schools. Once that is done, they should be given the leeway to carry out their
mission without micromanagement from the ministry.
This means SBPs
must have full autonomy–academic, administrative, and financial. They hire and fire the teachers. The ministry’s
lever should be at the macro level, as with selecting the board of governors
and through funding.
of success should only be this: number
of their students ending up at top universities. All other measures, except
where they contribute to this singular goal, are irrelevant. At Speech Day the
headmaster should be announcing which top universities his or her graduating
students would be attending, just like the graduation exercises at top American
The policy does
not end with these students being accepted to top colleges. They must also be
assured of a scholarship and then be given the freedom to choose whatever field
of study. If they are smart enough to be admitted to those top institutions, then
they are smart enough to plan their future wisely, certainly better than those folks
at JPA, MARA, or Khazanah.
It pains me
to see bright young Malays pursue a course of study for which they have minimal
passion because that is the scholarship they were being awarded, based on
supposed “national interest.”
for matriculation (sixth form) is misplaced. I would wait after the students have been accepted to a top university. That
would free them to choose whatever route (matrikulasi,
twinning programs, Sixth Form, IB, or A level) that best suits them. Meanwhile use
those funds to support IB and “A” level programs at SBPs to benefit many more
have graduated, do not tie their hands with rigid rules like having to return
immediately or work for a specific entity. Grant them some freedom. If they are
offered graduate work or a job abroad, let them. Do not stand in the way of
their pursuing their aspirations.
stipulation is that they should serve the nation in whatever capacity they see
fit for a specified period during the first decade after their graduation. Only
when they fail to do so would they have to reimburse their sponsor.
GLC and Private
Khazanah through its subsidiary already has a successful
model–KYUEM. It prepares students for “A” level. That is more productive in
developing quality human capital than the route Petronas and Tenaga chose in setting
up their own universities, which are nothing more that puffed-up technical
colleges. Khazanah is also involved in joint ventures with the government
through the “smart school” programs.
There are other
ways for private sector involvement. One is the current system of letting anyone
set up a private college and charge whatever the market will bear. That would
benefit only the few wealthy Malays.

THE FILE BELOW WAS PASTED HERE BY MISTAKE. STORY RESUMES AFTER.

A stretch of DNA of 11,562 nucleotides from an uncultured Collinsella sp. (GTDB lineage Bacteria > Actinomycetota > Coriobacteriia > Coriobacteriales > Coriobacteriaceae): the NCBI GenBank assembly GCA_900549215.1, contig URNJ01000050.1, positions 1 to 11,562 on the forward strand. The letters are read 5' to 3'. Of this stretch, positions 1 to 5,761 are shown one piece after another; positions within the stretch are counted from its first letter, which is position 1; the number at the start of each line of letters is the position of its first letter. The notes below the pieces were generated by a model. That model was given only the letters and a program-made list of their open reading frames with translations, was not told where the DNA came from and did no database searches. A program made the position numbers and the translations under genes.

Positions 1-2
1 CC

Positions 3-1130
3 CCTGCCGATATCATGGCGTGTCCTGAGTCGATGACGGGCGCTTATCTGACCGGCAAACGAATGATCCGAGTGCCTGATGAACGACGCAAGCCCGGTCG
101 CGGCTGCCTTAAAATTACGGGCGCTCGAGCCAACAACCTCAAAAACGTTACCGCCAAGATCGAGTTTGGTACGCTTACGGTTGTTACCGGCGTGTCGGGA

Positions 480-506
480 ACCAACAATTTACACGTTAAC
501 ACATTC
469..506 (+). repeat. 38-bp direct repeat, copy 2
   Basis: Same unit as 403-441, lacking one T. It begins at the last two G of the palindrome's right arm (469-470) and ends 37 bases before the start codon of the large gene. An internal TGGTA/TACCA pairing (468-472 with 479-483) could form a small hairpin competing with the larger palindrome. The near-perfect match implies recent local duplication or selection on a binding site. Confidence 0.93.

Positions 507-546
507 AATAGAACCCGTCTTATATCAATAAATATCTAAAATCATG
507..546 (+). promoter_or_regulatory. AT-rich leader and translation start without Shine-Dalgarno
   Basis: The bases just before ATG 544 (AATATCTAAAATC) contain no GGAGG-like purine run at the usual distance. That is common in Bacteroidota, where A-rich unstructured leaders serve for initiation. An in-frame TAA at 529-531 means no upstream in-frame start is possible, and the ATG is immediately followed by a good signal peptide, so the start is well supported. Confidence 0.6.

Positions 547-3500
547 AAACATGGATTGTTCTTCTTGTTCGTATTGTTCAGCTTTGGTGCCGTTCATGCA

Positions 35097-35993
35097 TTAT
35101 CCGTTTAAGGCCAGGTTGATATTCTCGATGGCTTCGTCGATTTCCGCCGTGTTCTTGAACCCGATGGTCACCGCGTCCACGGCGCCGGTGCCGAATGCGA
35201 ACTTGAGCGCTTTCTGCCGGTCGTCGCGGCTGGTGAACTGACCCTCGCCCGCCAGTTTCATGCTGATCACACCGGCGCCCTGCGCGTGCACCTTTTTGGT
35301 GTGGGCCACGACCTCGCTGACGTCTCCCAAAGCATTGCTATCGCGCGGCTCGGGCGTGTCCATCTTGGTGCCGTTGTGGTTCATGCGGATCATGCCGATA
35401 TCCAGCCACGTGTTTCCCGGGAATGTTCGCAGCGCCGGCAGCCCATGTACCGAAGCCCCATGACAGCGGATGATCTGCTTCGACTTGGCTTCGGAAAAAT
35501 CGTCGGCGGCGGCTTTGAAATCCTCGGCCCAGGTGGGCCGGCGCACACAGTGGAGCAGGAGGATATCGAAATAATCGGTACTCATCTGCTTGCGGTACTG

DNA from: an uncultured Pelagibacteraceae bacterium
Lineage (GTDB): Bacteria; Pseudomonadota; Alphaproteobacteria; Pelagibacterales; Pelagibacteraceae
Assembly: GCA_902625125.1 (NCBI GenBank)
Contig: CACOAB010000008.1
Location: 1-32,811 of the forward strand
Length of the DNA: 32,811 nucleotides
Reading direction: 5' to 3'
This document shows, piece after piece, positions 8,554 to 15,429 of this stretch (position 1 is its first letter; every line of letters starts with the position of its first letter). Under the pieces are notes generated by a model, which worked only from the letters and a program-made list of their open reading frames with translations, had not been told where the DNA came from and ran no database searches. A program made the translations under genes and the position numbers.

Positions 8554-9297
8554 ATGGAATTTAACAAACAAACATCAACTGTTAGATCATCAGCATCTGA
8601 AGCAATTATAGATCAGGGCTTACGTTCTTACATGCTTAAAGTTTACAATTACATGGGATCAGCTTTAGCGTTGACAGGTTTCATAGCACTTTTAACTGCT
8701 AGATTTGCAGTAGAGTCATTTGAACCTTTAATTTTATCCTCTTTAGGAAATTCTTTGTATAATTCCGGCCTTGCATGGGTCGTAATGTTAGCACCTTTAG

alternate route would be for Khazanah to pursue its own path a la Singapore’s Raffles Education
Group. Freed from governmental strictures, Khazanah could lead the way with its
string of prep schools modeled after KYUEM. Without the residential component,
the cost would be considerably less. Then it could proceed to a university,
modeled not after local ones but the likes of the American University in Beirut
or the Aga Khan University in Pakistan.
as valid a sector for private investment as tourism or health. It is doubly profitable,
enhancing both human and financial capitals. It would certainly be more
productive than pouring money into a floundering airline.
It is time for
Malays to discard the old destructive narrative of the “lazy native” imposed
upon us by the colonialists and slavishly perpetuated by our intellectually-indolent
“nationalists.” When the colonialists concocted that narrative, they benefited
from it. It was their rationale for bringing in hordes of foreign indentured
labor. When our latter-day Hang Tuahs aped that, they only made a monkey out of
themselves. What benefit do they derive by denigrating our culture and nature?
We need a modern
relevant narrative, grounded in solid social science. Our problems stem from
our being not competitive and productive. Fix that and we solve our problem. Bend
our rebong now and a generation hence
our bamboo groves would be more to our liking. By then we could not care less
whether the likes of Perkasa’s Ibrahim Ali and Tun Mahathir would eat their
words. They and their myths would have long been forgotten.
As for me, Insha’ Allah (God willing) I look
forward to one day meeting many young Malays at San Francisco Airport on their
way to Stanford and Berkeley. That would be the sublime and truest expression
of Ketuanan Melayu.